Use these tips on a consistent basis, and you’ll be on your way not only to gaining your child’s cooperation, but to a happier, more self-confident child.

Comments on this entry are closed.

  • Kathy Roman February 1, 2012 at 3:51 am

    I appreciated all the information because a child has so many different and they suddenly develop behaviors that you do not know how to handle it. This website could help me in simple ways how to cope some of them.

    Thanks,

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  • Rachel February 1, 2012 at 9:59 pm

    Thanks for stopping by Kathy! I know what you mean: just when you think you’ve finally understand your child, they up and change again.
    There are some common reasons why kids develop these behaviors suddenly. Here are a few:

    1) Developmental jump- All children go through cycles of growth and regression; the “terrible two’s” and the “wild four’s” are good examples of what some experts call periods of disintegration. Basically, it means that before your child can grow emotionally, they fall apart for a while. With kids who have special needs, those falling apart times are deeper and more intense.

    2) Environmental stress- This could be a new expectation that your child is dealing with, like starting a different school, being toilet trained, or getting a new teacher. Or it could be related to sensory issues: children on the spectrum struggle with sensory overload, but the amount of overload can differ from day to day.

    Think of your child’s ability to handle stress like a cup. Some days your child is more stressed out, so the “cup” gets filled more rapidly than other days. Then all of a sudden it overflows, and you’re left thinking: “But yesterday she didn’t mind that!” That’s because yesterday her cup didn’t fill as rapidly, and she could be more flexible about things.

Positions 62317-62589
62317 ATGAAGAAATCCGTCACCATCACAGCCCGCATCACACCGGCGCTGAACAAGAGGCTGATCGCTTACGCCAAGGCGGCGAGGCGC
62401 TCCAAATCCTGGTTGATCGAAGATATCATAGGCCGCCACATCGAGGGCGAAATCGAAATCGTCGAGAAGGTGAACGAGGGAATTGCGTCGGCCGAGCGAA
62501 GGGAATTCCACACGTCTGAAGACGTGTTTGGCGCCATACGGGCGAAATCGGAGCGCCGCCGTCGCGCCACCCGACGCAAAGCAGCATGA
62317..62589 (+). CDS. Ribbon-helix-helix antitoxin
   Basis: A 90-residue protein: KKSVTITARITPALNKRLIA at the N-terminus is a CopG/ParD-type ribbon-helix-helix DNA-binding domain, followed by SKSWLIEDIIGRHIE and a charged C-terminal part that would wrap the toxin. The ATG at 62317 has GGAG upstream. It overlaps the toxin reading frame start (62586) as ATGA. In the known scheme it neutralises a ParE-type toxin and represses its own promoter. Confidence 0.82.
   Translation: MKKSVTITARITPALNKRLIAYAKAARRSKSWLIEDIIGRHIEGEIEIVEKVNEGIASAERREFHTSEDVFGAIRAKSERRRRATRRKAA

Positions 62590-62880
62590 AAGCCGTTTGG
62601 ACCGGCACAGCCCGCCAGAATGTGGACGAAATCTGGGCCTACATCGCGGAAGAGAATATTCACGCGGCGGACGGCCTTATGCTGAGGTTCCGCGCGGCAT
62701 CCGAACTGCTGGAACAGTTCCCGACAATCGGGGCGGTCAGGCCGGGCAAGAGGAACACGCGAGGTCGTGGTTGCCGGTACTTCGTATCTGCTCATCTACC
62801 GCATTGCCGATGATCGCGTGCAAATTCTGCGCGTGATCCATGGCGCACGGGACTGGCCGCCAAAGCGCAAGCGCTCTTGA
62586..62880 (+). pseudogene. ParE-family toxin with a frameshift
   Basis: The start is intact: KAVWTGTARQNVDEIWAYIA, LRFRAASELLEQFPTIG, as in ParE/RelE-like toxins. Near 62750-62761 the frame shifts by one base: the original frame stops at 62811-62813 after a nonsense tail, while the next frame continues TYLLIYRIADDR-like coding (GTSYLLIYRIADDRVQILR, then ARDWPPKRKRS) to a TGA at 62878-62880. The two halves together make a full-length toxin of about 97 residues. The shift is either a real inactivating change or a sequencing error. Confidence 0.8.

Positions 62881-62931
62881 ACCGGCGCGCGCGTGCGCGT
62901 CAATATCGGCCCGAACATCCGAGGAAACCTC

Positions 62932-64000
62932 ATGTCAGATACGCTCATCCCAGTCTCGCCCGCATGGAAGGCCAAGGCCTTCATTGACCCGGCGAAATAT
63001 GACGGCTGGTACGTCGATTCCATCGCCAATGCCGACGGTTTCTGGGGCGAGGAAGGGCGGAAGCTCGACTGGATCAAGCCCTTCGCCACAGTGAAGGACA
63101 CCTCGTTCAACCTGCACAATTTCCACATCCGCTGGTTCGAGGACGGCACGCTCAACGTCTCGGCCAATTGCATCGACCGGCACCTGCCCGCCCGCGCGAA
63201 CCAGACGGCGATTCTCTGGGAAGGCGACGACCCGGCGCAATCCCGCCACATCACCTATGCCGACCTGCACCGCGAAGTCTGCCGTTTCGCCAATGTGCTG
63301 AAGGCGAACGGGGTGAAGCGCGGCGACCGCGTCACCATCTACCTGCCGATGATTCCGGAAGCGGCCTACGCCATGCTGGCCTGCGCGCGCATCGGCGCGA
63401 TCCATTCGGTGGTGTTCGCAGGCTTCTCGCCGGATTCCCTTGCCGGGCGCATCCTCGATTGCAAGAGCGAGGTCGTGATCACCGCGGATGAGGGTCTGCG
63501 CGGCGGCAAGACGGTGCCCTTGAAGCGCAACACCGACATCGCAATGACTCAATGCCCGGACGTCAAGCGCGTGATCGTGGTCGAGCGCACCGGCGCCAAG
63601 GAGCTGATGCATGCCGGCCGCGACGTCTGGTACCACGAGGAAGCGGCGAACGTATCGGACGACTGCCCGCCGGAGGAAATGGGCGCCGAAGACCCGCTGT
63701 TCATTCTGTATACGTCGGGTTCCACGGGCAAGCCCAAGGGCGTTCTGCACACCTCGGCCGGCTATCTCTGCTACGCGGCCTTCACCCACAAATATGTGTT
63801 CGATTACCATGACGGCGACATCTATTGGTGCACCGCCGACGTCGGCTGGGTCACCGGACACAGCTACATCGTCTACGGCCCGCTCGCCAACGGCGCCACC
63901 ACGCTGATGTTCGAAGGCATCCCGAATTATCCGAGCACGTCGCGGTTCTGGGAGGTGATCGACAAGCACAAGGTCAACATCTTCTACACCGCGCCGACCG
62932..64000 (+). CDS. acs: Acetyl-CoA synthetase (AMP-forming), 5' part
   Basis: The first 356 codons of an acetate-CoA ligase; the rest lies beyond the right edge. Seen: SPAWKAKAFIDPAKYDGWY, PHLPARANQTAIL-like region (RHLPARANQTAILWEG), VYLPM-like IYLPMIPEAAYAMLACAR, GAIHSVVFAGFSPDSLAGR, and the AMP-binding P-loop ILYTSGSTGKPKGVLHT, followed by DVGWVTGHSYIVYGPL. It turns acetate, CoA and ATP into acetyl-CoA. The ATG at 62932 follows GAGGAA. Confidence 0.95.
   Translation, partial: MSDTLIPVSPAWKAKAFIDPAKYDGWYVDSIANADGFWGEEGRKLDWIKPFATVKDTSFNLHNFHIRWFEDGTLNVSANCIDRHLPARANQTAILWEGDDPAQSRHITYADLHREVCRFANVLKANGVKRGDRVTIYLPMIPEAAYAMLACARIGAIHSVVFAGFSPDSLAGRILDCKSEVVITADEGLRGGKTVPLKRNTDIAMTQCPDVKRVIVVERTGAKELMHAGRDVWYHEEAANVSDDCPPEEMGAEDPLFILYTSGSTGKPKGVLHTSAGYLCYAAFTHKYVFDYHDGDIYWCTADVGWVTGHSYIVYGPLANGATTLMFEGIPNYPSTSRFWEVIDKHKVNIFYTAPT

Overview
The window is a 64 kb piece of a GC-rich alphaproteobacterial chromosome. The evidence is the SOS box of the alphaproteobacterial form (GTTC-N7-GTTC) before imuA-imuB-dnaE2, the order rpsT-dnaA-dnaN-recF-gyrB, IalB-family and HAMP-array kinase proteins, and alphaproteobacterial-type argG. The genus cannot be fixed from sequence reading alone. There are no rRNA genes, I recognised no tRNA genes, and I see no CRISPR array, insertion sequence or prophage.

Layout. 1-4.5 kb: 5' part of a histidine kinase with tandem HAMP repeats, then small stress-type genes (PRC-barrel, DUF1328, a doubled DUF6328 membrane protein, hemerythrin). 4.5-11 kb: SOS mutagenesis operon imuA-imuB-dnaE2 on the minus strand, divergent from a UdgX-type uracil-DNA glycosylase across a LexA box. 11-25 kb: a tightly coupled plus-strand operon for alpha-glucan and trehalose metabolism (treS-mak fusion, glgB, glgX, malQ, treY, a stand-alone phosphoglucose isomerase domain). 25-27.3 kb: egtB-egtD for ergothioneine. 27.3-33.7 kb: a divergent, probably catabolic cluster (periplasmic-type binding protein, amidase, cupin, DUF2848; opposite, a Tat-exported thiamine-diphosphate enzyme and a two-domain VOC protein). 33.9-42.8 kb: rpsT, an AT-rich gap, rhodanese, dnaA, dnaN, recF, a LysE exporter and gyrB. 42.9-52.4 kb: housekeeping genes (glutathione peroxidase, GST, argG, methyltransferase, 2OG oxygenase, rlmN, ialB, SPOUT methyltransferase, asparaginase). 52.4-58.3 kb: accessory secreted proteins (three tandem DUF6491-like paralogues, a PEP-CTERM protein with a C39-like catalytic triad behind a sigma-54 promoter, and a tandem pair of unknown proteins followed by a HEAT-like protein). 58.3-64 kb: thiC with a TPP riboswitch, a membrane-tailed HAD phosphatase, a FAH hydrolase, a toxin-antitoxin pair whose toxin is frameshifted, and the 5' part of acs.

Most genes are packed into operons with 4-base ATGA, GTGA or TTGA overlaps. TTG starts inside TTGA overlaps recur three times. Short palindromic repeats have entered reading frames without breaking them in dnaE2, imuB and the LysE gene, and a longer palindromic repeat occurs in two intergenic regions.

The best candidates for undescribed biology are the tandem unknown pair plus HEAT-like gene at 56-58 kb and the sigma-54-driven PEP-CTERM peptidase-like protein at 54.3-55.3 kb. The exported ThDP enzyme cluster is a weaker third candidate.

Stubborness and negativity is usually your child’s reaction to feeling powerless and out of control. She feels a burning need to stand ground, or else she risks losing control, or being exposed to situations (or feelings) she can’t deal with. I suppose this is true of plenty of people, not just kids on the spectrum..

    As for how to handle it, I think this would make a great post. I will try and put up a post about this next week. I’ll e-mail everyone on the list when it’s put up, so keep an eye out. Thanks for commenting!

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  • hidayani August 9, 2012 at 4:48 am

    thanks for the information…….that would be very helpful for mother like me…with a daughter who always throw tantrums..

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  • Sabrina April 11, 2013 at 5:38 pm

    I think that the information given is not impactful enough for me.I really wish you could give more specific details on how to handle them effectively because autism kids are way way different than normal kids.They can be very nice at times but also extremely stubborn too.

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  • Rachel April 13, 2013 at 11:10 pm

    I hear what you’re saying Sabrina, but in reality, the situation is different for every family. While there are very specific and practical details in this pos – and these are the some of the same suggestions I’ve given to clients- they are most effective when tailored for your specific situation. Feel free to contact me at rachel@teachinghtefuture.net, and I’d be happy to give you specific advice tailored to your situation.